Why vegetable growers will be switching to Nimitz this year

What our farmers have to say about the innovative nematecide

Florida grower Will Hyatt has already made good use of Nimitz on the 2,000acres of high value fruit and vegetable crops that he produces near Lake Wales. Root knot nematodes are a particular issue for the specialist business, as they can cause total crop loss.

“We are growing crops such as Cantaloupes and strawberries, which have a reputation for taste,” he explains. “Where we have high populations of nematodes, the crops are unable to develop sufficient sugar content due to systemic wilt caused by nematode feeding, so we can’t guarantee the desired taste.”

Total loss of a Canteloupe melon crop can cost him as much as $10,000/acre, while failure with strawberry crops brings a $25,000/acre penalty, he reveals. “So we are reliant on nematicides and make use of them on a rotational basis every season.”

However, the costs of buying and applying them can be prohibitive, he admits. “There are real drawbacks to using fumigants, which have to be handled with great care and applied by contractors. They also have minimum re-entry intervals and can restrict the choice of following crops.”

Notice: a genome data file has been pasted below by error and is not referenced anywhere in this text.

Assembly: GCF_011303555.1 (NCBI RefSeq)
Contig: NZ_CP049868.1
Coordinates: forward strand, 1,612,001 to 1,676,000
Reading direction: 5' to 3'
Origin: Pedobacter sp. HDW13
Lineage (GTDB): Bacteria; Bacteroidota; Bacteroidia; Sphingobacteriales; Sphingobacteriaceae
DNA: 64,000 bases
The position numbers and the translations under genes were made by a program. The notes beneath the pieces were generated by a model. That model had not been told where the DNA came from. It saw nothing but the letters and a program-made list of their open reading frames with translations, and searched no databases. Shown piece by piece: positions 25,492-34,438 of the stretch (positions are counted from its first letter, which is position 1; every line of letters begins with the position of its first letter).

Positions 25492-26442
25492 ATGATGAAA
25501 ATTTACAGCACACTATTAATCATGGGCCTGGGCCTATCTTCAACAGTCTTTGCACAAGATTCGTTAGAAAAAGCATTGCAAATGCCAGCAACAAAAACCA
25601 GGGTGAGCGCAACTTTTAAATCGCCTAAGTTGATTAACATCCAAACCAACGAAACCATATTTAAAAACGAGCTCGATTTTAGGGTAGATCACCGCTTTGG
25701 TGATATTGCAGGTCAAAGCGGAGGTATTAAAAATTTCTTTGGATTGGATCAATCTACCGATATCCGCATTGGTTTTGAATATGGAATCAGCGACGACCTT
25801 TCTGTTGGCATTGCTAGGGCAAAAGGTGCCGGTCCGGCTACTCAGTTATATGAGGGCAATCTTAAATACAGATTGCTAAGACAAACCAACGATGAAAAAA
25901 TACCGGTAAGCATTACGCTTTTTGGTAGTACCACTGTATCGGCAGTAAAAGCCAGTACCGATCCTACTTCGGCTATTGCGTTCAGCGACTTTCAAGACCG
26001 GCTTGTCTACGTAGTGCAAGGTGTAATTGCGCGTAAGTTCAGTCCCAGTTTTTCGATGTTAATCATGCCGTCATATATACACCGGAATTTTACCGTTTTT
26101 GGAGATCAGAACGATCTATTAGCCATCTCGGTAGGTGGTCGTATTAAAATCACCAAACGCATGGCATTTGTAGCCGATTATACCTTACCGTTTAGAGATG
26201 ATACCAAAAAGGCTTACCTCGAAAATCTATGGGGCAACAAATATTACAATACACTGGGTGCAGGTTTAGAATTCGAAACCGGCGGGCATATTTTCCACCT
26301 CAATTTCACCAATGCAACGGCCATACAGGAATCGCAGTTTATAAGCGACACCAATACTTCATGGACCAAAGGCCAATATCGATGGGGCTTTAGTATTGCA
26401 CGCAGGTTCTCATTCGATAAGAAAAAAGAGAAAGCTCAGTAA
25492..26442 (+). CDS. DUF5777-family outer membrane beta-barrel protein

Mr Hyatt’s close working relationship with distributors and Adama allowed him to carry out a comparison between Telone and Nimitz last year. “The material cost for the two products is very similar, but there is a huge difference in their application costs and procedures.”

Just being able to spray Nimitz and work it into the soil saved him time and money, as well as avoiding the need for PPE and other application precautions, he recalls. “It also had a more lasting effect on the nematodes, giving better control. We can see a big future for the product on this farm.”

The fact that Vydate will be in short supply this year is another reason why vegetable growers will be switching to Nimitz this year, he notes.

Nimitz Melon
Will Hyatt in his Melon field
Nimitz Strawberry